Are we engineering gender inequality?

Are we engineering gender inequality?

Skye Blair - Manager, Health, Safety, Environment & Quality

When I first chose to study engineering I knew that there was a shortage of women in the industry.  Did I understand at the time what that would mean at the pointy end of my career when I’d be juggling work, family and – dare I say it – ambition?  No, not at all.

Despite a lot of bravado in recent years, the number of women progressing to senior management in the engineering industry remains an issue. 

According to the Workplace Gender Equality Agency (WGEA) Data Explorer summary for the Professional, Scientific and Technical Services, female representation for the accounting, legal, consulting and engineering services is below the ‘all industry’ average at all management and professional levels, but above average in clerical and administrative roles.

Only 13% of these employers have set targets for the gender composition of their governing bodies.  Half have a gender equality policy and less than a third have a gender equality strategy.

So why should we care about gender equality?

The WGEA Business Case for Gender Equality, March 2013, reports that "organisations that respect and value the diversity brought by both women and men are better able to attract and retain high performers and improve operational performance."

Furthermore, Women on Boards recommends organisations work towards a minimum gender balance of 40:40:20 (40% male, 40% female and 20% either male or female) at board and leadership levels in order to reach their full potential.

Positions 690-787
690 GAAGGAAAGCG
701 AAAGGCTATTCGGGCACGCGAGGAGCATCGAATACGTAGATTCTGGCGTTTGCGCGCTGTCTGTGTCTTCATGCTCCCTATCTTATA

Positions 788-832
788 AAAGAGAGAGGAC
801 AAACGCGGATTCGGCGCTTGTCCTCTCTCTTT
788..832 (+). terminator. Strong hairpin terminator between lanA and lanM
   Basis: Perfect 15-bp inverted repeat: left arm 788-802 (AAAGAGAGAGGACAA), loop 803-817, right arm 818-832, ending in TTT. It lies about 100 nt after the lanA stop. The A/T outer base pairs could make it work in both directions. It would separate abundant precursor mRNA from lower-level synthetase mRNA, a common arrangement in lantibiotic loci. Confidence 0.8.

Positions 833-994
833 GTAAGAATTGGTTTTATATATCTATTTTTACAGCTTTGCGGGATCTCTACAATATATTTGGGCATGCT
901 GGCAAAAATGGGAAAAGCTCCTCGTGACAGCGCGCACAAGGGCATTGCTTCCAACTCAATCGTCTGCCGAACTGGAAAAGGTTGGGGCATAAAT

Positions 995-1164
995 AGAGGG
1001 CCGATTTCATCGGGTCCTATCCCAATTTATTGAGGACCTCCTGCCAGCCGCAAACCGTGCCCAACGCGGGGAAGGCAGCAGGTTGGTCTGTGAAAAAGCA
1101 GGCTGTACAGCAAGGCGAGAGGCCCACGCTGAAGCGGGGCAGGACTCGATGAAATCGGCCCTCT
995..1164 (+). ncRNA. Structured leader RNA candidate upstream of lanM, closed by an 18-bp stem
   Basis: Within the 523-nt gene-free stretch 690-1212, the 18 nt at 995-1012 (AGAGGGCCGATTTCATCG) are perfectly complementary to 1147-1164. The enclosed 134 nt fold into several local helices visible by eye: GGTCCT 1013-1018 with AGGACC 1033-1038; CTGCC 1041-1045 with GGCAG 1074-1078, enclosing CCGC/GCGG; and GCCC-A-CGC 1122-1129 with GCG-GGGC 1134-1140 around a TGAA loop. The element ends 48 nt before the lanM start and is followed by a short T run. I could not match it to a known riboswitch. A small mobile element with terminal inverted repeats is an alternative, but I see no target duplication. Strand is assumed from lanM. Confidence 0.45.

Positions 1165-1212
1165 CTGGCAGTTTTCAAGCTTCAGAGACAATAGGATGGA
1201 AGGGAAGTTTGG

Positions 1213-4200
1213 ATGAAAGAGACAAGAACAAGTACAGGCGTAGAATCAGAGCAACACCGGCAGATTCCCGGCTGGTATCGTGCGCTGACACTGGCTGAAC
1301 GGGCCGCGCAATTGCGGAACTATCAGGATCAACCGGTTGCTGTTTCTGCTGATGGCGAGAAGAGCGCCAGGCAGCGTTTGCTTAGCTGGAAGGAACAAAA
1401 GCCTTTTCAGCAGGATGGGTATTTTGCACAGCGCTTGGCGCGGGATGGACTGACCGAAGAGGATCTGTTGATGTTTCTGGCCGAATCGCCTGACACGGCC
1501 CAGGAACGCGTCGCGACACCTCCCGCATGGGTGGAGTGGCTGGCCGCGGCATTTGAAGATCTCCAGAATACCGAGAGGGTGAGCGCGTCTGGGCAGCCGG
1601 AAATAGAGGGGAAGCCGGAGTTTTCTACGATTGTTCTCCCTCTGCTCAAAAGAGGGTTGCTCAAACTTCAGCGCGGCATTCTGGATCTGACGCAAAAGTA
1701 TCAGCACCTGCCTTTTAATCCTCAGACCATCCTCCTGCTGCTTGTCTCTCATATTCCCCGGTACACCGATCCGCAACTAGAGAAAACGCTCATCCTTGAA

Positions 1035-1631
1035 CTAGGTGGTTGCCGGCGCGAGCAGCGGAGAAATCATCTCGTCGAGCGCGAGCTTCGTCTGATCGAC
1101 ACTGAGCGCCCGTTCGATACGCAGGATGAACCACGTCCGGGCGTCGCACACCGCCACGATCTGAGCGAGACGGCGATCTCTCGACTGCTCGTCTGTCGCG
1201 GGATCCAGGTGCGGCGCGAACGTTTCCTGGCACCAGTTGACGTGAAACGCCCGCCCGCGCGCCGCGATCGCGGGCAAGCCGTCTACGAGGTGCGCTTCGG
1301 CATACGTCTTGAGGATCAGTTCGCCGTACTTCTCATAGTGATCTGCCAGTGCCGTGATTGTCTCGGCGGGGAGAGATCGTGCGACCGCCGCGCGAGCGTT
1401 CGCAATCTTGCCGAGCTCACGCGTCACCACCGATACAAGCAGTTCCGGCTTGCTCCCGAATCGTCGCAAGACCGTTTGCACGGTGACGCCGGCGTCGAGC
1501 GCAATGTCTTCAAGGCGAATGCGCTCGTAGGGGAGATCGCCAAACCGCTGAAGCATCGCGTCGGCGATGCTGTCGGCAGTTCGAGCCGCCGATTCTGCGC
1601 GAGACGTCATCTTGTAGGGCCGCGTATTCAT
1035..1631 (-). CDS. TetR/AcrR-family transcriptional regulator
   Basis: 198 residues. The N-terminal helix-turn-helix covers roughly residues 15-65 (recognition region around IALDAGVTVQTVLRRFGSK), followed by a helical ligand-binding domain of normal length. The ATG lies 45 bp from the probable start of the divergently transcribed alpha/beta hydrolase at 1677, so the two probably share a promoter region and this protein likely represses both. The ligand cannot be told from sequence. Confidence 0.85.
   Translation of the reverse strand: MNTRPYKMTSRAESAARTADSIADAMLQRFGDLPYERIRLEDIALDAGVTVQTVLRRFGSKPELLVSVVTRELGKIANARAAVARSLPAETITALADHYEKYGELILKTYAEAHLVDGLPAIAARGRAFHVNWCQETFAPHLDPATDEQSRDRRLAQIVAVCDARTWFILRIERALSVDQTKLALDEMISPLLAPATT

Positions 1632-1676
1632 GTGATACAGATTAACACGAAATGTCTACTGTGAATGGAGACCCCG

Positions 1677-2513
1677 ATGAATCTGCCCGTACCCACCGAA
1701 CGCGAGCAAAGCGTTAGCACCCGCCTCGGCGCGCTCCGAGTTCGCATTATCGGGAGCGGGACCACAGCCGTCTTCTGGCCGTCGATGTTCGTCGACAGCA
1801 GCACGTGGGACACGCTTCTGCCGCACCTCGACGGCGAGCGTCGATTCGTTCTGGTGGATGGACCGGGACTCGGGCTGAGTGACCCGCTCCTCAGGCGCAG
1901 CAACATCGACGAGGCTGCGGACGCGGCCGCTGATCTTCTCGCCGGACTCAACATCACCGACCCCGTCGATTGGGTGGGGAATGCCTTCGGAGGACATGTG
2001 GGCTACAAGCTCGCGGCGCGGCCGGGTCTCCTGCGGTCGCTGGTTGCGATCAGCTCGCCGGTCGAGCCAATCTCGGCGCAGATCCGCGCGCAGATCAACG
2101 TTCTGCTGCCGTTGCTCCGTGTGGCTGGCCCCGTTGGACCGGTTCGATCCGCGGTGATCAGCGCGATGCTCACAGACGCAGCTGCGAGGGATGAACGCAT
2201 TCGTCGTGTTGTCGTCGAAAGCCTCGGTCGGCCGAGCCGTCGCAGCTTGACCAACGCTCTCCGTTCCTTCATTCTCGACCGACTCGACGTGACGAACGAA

Three key factors in the gender diversification discussion are the attraction, retention and progression of professional women.  Whilst there appears to be a focus on the attraction of women to Science, Technology, Engineering and Mathematics (STEM) careers, more attention could be given to how employers actively retain women and promote them beyond the administrative and technical levels. 

Focussing on ‘attraction’ alone won’t address the gender issue.  Dr Marlene Kanga AM reports in A Strategy for Inclusiveness, Well-being and Diversity in Engineering Workplaces, that there is a disproportionate number of women leaving the profession, especially in the 30-50 age group.   She says this is due to family responsibilities and the lack of flexibility and appropriate support in the workplace. 

Leadership training and mentoring is just one aspect in equipping future managers with the necessary skillset.  Both are particularly important in helping women find the confidence to seek out and step up into key management positions, especially as their personal circumstances change (such as motherhood), allowing career decisions to be based on what is most rewarding and fulfilling.

The more we encourage women to seek out management positions, the more we support women in their roles as managers. Ultimately this will lead to a more diverse workforce.

What is your workplace doing to diversify and provide equal opportunities to all? 

I encourage you to engage in this conversation, and celebrate and share your stories of success. 


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